The market debut of Coinbase (NASDAQ:COIN) stock looks to have been last call at the cryptocurrency party.
In the days leading up to the cryptocurrency exchange’s initial public offering (IPO) on April 14, cryptocurrencies ranging from Bitcoin and Ethereum to Litcoin hit all-time highs.
By the time Coinbase employees were spraying each other with champagne outside the Nasdaq MarketSite in New York City on the day of the IPO, Bitcoin’s price had peaked at $$63,729.50, according to data from Coin Metrics.
Since the Coinbase IPO, which crypto bulls called a “watershed moment” for cryptocurrencies everywhere, a nasty hangover has set in across the digital coin realm.
Coinbase’s share price is down since its first day of trading, hovering around $297 a share. Analysts are wondering aloud if the Coinbase IPO represented the peak of the cryptocurrency craze and if it will be all downhill from here. And, if true, where does this leave cryptocurrency exchange Coinbase?
Bulls, Bears, and COIN Stock
Crypto lunacy aside, Coinbase went public with a very strong balance sheet. The Wilmington, Delaware-based company reported revenue growth of 844% year-over-year for the first quarter of 2021 as its sales swelled to $1.8 billion, compared to first quarter 2020 revenue of only $191 million.
Coinbase, which earns revenue from trading fees charged to buy and sell cryptocurrencies such as Bitcoin on its exchange, has forecast sales for its current quarter of between $730 million and $800 million. The company has definitely been making hay while the sun shone bright.
However, there is a flip side to this coin (pun intended). While Coinbase made out like a bandit during the cryptocurrency bull run of 2020 and leading into 2021, the company’s revenue can take a sizable hit when investor sentiment turns bearish and people stop trading Bitcoin and other digital assets at such a brisk pace.
It’s worth pointing out that Coinbase’s sales were cut in half (down 50%) during the cryptocurrency bear market of 2018, and they didn’t start to recover until last year.
The Wild West
Coinbase’s fortunes are bound tightly to cryptocurrencies and to Bitcoin in particular. While cryptocurrencies are starting to gain mainstream acceptance, digital coins still have a long way to go before they are used broadly by people in their everyday lives.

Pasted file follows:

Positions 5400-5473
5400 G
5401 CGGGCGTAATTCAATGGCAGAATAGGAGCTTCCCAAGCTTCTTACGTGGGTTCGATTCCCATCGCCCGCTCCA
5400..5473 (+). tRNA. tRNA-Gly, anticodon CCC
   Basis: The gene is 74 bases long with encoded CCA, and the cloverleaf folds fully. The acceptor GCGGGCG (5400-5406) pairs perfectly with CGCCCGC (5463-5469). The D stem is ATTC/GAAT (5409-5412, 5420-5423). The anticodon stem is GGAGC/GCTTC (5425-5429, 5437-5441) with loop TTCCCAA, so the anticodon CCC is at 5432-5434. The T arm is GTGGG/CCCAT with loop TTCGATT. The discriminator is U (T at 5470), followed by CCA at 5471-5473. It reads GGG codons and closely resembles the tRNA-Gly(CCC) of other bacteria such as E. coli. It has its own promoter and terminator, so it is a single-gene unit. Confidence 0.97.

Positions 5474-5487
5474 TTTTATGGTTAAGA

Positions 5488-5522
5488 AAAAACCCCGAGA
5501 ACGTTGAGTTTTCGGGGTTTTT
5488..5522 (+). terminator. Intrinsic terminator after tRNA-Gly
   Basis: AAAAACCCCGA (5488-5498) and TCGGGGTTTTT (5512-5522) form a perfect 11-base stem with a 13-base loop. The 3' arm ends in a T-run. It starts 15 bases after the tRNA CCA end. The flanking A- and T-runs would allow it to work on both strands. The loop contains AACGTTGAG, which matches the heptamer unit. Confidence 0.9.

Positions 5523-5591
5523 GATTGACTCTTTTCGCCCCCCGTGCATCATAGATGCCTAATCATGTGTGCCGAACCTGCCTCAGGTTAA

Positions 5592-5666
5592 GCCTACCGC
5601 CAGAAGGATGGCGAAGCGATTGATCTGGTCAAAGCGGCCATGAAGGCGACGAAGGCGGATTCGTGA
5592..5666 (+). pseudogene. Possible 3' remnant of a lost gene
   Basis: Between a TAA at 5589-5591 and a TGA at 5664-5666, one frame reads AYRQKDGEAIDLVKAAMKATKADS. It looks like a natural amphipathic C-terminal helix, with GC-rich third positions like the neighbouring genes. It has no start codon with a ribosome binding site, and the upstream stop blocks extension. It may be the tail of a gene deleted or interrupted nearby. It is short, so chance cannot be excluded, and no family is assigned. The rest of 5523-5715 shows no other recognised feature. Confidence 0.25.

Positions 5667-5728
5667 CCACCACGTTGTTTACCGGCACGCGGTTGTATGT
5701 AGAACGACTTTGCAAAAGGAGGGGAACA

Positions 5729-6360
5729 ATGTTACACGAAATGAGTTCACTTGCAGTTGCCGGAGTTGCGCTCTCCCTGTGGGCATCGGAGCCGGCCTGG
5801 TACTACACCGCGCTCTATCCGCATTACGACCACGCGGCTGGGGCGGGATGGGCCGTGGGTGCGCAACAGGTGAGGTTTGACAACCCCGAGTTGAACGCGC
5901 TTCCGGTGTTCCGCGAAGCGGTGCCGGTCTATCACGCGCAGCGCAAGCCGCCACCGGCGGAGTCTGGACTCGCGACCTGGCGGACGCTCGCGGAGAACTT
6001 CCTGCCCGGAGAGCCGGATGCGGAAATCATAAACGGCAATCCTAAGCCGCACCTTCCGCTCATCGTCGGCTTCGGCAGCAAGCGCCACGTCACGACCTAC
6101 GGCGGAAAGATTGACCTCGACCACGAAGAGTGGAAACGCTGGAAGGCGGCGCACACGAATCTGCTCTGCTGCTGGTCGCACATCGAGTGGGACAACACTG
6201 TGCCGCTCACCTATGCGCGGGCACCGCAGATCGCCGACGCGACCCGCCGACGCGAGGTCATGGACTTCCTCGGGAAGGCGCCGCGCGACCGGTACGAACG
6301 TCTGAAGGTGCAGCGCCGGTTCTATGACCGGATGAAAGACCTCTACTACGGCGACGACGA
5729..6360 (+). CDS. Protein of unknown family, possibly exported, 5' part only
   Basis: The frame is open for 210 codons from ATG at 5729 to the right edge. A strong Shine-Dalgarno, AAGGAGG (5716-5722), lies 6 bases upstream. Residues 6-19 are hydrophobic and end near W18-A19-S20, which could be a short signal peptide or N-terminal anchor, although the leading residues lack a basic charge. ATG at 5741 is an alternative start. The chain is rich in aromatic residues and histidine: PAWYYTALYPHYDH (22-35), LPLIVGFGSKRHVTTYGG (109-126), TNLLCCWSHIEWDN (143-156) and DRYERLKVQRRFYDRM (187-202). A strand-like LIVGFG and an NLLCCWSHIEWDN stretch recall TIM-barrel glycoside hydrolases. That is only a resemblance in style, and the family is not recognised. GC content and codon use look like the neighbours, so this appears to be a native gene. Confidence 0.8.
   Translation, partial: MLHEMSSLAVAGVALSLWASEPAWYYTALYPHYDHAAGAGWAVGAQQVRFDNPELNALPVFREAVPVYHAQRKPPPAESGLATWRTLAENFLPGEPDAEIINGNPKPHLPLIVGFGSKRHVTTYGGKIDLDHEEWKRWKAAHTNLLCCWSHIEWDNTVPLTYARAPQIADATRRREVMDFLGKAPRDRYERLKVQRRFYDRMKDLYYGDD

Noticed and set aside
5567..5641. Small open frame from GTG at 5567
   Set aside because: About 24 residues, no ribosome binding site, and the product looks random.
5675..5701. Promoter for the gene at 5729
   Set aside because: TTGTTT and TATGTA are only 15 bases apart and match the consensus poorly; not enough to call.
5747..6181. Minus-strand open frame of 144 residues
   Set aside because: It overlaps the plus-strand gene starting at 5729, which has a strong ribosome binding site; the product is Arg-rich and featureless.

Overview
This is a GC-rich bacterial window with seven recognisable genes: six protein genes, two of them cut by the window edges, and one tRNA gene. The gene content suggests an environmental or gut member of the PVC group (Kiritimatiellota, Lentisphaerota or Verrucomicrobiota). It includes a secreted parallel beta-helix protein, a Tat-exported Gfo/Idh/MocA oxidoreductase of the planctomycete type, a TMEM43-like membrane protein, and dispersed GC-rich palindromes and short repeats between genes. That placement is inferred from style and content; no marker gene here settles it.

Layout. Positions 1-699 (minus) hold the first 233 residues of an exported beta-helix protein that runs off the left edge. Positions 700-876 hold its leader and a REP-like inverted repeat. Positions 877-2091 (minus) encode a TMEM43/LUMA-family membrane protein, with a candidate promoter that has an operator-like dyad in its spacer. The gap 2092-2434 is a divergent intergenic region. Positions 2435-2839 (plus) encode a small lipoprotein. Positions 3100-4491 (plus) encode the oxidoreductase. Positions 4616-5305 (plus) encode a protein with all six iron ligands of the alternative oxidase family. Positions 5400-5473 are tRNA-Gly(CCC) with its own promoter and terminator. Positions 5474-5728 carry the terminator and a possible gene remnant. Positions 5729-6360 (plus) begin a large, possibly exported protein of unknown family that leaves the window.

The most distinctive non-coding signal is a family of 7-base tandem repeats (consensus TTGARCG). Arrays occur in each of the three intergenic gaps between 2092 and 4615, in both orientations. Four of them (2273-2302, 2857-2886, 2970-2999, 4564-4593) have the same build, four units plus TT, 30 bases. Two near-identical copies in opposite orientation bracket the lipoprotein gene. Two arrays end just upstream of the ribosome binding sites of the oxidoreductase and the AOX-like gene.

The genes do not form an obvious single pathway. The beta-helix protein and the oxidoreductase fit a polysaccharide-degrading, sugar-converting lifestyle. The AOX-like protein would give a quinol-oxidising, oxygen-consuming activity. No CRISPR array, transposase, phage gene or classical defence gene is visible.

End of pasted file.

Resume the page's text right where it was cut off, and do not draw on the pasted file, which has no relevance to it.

For every person who heralds cryptocurrencies as the greatest store of value since the U.S. dollar, there is a seemingly endless line of critics and skeptics who claim that cryptocurrencies are nothing more than a speculative bubble that will eventually burst and leave investors in tears.
The wild fluctuations in the price of Bitcoin and other cryptocurrencies are proof that the market is still maturing and highly volatile.
Coinbase isn’t the only stock whose price swings are tied to the movements of the cryptocurrency market. Other stocks such as Riot Blockchain (NASDAQ:RIOT) and Marathon Digital Holdings (NASDAQ:MARA) rise and fall with the price of Bitcoin and Ethereum.
Investors who take a position in COIN stock at this point have to prepare themselves for a potentially wild ride moving forward.
Go Slow With COIN Stock
It’s still early days for COIN stock. The cryptocurrency exchange has not been a publicly-traded company for a month yet.
The company has had some success over the past year and might make a good investment over the long term, but in the short term, there’s no denying that Bitcoin and the entire cryptocurrency sector have experienced a pullback.
Whether the retrenchment worsens or reverses remains to be seen, but investors should be cautious with Coinbase stock and all cryptocurrencies for that matter in the current environment.
Investors who are eager to get exposure to the cryptocurrency market and see a buying opportunity with prices depressed should proceed by taking a small position in COIN stock.
Wait and see how the shares and the broader digital coin market perform and grow your position slowly over time. Most importantly, be ready to sell quickly if things worsen for Coinbase and the digital assets it depends on.
On the date of publication, Joel Baglole did not have (either directly or indirectly) any positions in the securities mentioned in this article.